Stagnant funding keeps Kingston researchers in poverty, restricts diversity, say graduate students

Queen’s University graduate students, postdoctoral fellows, faculty, staff, and community supporters joined in a nationwide walkout Monday, May 1, 2023. Kingstonist photo.

Queen’s University graduate students, postdoctoral fellows, faculty, staff, and community supporters joined their contemporaries in a nationwide walkout Monday, May 1, 2023, in response to the lack of attention to research funding in the recent federal budget.

According to Support Our Science, provision of a living wage for researchers would mean increased diversity and innovation in Kingston and across Canada. Support Our Science is a grassroots movement that demands increased federal investments in scholarships, fellowships, and grants to support increased pay for graduate students and postdocs.

One of the local organizers of Monday’s walkout, Samantha Hollands, is a Ph.D. candidate in the chemistry department at Queen’s Zechel Lab. Hollands explained that Support Our Science is “calling for the federal government to take action to address the lack of funding for research in Canada, and specifically funding for the Tri-Agencies.” This refers to the Canadian Institutes of Health Research (CIHR), Natural Sciences and Engineering Research Council (NSERC), and Social Sciences and Humanities Research Council (SSHRC).

“Funding from the federal government to those agencies hasn’t really increased in over 20 years,” Hollands explained. “So what that means in practice is my supervisor, the professor that I work with in my research group, and for everyone else as well, the funding that they get to take on a new student or start a new project has stayed stagnant.”

Hollands pointed out, “With inflation, cost of living, everything’s more expensive than it was 20 years ago. That’s just how the economy works, it’s essentially a pay cut every year.”

Since compensation for research work hasn’t matched the rising cost of living, shockingly, many of Canada’s best and brightest researchers are living below the poverty level.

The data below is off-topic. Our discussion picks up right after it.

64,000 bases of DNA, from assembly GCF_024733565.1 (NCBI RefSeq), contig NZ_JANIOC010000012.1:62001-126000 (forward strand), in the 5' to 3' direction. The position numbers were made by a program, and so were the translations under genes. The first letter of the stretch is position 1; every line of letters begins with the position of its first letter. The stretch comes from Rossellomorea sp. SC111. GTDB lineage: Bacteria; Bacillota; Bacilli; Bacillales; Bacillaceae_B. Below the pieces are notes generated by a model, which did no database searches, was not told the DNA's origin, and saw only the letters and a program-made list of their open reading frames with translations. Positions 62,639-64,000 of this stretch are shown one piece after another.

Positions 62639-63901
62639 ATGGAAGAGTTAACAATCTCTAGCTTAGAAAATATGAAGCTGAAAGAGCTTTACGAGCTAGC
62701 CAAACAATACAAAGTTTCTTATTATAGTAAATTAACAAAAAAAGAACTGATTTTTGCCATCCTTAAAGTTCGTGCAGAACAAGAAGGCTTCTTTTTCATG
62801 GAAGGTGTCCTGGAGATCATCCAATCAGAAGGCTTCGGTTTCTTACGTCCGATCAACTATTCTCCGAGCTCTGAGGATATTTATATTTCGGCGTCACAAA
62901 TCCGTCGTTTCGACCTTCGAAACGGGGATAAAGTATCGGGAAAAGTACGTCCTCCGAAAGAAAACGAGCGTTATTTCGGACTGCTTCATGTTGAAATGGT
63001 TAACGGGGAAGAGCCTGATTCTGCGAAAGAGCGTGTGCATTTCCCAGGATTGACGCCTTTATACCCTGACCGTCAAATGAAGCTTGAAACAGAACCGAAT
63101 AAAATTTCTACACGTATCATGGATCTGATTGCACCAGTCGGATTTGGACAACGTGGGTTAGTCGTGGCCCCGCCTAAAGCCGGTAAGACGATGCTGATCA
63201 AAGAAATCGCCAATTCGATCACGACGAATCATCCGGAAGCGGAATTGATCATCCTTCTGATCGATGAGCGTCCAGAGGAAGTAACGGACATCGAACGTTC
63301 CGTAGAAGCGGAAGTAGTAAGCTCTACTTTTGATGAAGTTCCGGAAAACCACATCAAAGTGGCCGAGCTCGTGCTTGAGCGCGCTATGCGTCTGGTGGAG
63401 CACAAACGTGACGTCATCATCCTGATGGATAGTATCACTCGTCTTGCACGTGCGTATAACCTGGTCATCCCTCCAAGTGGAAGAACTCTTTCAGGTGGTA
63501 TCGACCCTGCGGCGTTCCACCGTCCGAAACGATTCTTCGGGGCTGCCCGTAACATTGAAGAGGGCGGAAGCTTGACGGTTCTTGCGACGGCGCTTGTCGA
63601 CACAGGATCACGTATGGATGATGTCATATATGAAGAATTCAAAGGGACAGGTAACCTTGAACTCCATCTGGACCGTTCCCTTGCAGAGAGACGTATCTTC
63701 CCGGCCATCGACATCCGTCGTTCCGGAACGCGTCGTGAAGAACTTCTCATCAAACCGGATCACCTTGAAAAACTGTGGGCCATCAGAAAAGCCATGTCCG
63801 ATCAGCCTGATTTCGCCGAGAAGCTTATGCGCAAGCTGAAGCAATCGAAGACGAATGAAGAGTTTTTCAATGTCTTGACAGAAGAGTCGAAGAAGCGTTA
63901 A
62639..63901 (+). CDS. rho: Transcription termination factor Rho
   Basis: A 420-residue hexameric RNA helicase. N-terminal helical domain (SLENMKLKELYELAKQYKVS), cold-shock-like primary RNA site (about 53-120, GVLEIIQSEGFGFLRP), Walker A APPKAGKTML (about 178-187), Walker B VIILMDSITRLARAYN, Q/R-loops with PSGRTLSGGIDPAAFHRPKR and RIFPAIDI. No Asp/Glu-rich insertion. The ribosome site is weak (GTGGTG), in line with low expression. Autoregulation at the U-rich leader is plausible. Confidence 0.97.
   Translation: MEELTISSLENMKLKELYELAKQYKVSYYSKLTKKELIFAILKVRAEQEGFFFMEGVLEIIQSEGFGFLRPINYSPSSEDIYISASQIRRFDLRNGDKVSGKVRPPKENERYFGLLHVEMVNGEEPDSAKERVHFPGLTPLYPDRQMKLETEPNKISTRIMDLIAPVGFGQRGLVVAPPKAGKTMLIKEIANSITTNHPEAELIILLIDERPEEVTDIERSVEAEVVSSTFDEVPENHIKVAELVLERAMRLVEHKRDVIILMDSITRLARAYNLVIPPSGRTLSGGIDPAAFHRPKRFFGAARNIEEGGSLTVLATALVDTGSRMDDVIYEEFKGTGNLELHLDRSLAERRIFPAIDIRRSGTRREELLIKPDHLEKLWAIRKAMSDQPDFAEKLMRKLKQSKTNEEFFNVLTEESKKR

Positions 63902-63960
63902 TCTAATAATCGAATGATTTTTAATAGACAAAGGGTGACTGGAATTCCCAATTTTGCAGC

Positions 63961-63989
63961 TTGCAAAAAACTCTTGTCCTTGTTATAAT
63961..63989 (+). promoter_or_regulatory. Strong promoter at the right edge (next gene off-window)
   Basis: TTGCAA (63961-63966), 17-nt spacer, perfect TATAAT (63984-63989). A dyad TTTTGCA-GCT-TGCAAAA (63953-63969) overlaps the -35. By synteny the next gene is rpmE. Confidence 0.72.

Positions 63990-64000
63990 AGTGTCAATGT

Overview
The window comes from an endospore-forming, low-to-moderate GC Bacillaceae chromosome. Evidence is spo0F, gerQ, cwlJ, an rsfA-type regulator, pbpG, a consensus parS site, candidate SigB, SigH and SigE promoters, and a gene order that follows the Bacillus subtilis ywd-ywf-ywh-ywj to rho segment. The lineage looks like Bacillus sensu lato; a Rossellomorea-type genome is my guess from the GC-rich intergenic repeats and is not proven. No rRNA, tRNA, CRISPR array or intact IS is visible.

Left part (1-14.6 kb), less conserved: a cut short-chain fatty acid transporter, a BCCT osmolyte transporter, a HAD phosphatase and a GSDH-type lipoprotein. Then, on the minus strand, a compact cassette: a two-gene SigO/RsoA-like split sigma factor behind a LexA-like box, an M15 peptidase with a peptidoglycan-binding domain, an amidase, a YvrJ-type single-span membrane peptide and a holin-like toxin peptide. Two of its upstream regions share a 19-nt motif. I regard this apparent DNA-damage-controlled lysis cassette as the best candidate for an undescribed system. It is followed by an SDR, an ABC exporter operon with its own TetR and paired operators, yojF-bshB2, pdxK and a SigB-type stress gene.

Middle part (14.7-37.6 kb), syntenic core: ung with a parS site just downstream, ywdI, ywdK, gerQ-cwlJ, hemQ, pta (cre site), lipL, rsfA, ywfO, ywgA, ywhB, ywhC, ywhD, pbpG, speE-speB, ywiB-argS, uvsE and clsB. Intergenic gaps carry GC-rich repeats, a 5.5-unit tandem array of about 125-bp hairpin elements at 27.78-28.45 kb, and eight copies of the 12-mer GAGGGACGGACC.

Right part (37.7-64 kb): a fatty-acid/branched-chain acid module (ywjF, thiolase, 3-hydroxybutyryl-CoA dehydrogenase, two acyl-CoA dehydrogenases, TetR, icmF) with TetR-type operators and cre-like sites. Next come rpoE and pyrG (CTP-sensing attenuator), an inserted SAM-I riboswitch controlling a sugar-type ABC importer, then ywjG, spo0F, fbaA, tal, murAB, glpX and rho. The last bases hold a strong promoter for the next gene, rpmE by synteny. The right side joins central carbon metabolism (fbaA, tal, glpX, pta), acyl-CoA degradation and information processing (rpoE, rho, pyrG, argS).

According to Hollands, the most recent federal budget “didn’t address increasing funding agencies and funding research and innovation in science in Canada. We are calling on the government to increase the value and the number of federal scholarships and fellowships to grad students and postdocs, and also calling on them to increase allocations to federal research grants for the express purpose of increasing pay to grants and postdoc.”

The objectives of Support Our Science align with the “Bouchard Report,” also known as the Report of the Advisory Panel on the Federal Research Support System, published in March 2023 by the Ministry of Industry, which indicated that research in Canada is at a vulnerable state due to lack of investment.

“While Canadians can be rightfully proud of their country’s achievements in science, technology, research and innovation, we currently find ourselves in a precarious situation,” reads the introduction to the report. “Canada’s research support system funds academic research to investigate fundamental questions and supports new ideas, transformative knowledge creation, and ground-breaking discoveries. It also supports the training of highly qualified people deployed across all sectors of society and the economy. Although Canada has made significant investments in the past to develop, attract and retain world-class researchers, it does not have the appropriate structures to fully leverage these investments. Moreover, these investments have not kept pace with the actions taken by our international competitors and with the transformation of the research enterprise.”